Guernsey Cattle

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The basics:
Guernsey Cattle were first bred in the British Channel islands of Guernsey off the coast of France by crossbreeding Alderney Cattle, also called Norman Brindles, from Isigny, Normandy with the Froment du Leon Cattle from Brittany. They were introduced to the United States in the mid-1800s. Currently, the Guernsey is a well-established dairy breed not only in the UK and the US but also in Canada and South Africa.

Appearance / health:
Guernsey cows are medium-sized dairy cattle that have fawn and white coloration. They are highly regarded for their high milk production and good mothering abilities. Guernsey milk is also favored for its high-protein and high-butterfat qualities, and most especially for its high beta-carotene content.

Like other livestock, cattle require regular vaccinations and inoculations (for example, rabies inoculations) for disease prevention and health management. Similar to other mammals, cows can suffer a variety of ailments and health issues. A veterinarian should be on call and provide regular checkups and monitoring for the entire herd.

Behavior / temperament:
Cattle are docile animals that have strong maternal instincts. They are big and bulky, and could, therefore, inflict harm without intending to. Handling and brushing them constantly while juvenile will help train them to be calm and trusting around humans, which is helpful especially when they need to be attended to by the veterinarian or groomer.

Housing / diet:
Housing for cattle is essentially to give them shelter from extreme weather conditions. Barns, rub-in sheds, stalls, and other structures like windbreaks, should be available where the cows graze. Aside from manmade shelters, trees and tall bushes can provide resting places for cattle to minimize heat stroke or wind chill.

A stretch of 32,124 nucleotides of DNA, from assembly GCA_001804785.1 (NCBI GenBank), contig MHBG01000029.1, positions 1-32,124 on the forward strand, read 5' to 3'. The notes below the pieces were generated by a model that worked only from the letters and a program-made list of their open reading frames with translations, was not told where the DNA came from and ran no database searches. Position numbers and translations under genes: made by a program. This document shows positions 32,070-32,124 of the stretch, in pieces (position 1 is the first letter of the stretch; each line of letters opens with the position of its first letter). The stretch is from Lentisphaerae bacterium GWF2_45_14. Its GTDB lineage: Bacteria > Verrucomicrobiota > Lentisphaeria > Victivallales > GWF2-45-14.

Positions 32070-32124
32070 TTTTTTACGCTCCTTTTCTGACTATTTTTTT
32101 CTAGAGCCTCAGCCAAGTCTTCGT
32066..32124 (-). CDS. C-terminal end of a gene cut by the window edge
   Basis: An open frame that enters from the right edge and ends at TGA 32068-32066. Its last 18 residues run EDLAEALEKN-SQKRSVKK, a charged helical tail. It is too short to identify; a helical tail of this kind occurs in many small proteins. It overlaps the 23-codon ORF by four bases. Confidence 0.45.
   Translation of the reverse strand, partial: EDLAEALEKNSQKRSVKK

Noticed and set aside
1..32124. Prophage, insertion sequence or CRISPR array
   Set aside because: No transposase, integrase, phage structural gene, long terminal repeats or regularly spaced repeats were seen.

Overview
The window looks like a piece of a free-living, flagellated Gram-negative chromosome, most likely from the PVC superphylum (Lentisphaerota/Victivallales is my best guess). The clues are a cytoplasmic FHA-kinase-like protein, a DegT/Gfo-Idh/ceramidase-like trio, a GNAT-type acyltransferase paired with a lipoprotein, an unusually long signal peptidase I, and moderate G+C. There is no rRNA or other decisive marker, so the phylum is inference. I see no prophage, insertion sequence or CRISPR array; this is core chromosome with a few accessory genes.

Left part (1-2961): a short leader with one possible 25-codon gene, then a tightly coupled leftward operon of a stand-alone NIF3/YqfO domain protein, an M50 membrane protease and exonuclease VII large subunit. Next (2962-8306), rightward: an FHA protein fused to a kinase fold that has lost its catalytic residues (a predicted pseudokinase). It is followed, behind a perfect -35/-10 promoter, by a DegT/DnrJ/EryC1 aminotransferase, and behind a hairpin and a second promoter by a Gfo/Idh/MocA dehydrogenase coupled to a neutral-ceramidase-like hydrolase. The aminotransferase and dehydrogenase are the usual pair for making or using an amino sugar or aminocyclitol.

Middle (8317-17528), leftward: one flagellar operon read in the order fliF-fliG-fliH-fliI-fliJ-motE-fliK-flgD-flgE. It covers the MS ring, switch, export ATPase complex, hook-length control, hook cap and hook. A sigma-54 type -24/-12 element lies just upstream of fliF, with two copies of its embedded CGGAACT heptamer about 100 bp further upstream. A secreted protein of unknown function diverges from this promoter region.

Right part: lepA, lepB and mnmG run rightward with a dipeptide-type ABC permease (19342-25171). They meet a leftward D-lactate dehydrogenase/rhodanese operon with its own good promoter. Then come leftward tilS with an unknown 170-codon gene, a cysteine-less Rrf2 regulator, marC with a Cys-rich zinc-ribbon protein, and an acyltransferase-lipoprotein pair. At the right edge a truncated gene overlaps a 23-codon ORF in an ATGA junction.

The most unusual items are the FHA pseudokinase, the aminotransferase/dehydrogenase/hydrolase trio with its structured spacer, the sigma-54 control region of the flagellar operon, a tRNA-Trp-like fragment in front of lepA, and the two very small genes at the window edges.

Shelters will give the cows the option to seek safe haven from strong winds, extreme heat or cold, and heavy rains. Shelters should be strong, stable, spacious, well ventilated, and waterproof. Barns should be provided with water supply, and stalls should be lined with hay. They should also be cleaned regularly.

Sprinklers and other cooling systems are recommended for areas that overheat during summer months. Professional and humane fencing should be provided. All poisonous plants should be removed from the pasture; and hay should always be kept dry (wet hay grows molds, becoming a health hazard for cows).

A good quality pasture for grazing is the basic dietary requirement of cattle. The recommended pasture size per cow is 10 acres, without which, the diet should be supplemented with hay. The recommended quantity of hay is an average of 2% of the animal’s body weight per day (or 2 lbs. of hay per 100 lbs. of body weight). Supplements include grain mixes, protein and mineral cubes, and salt blocks, depending on the type of cow, its uses, and the local climate.

Providing a constant supply of fresh water is essential. An adult cow consumes an estimate of up to 20 gallons of water per day.


high butterfat content, BEST quality milk, big dairy farms, calm easy cattle, docile cow


yellow milk, escape artists


high betacarotene c, homemade ice cream, butter milk, delicious cream, golden colored milk

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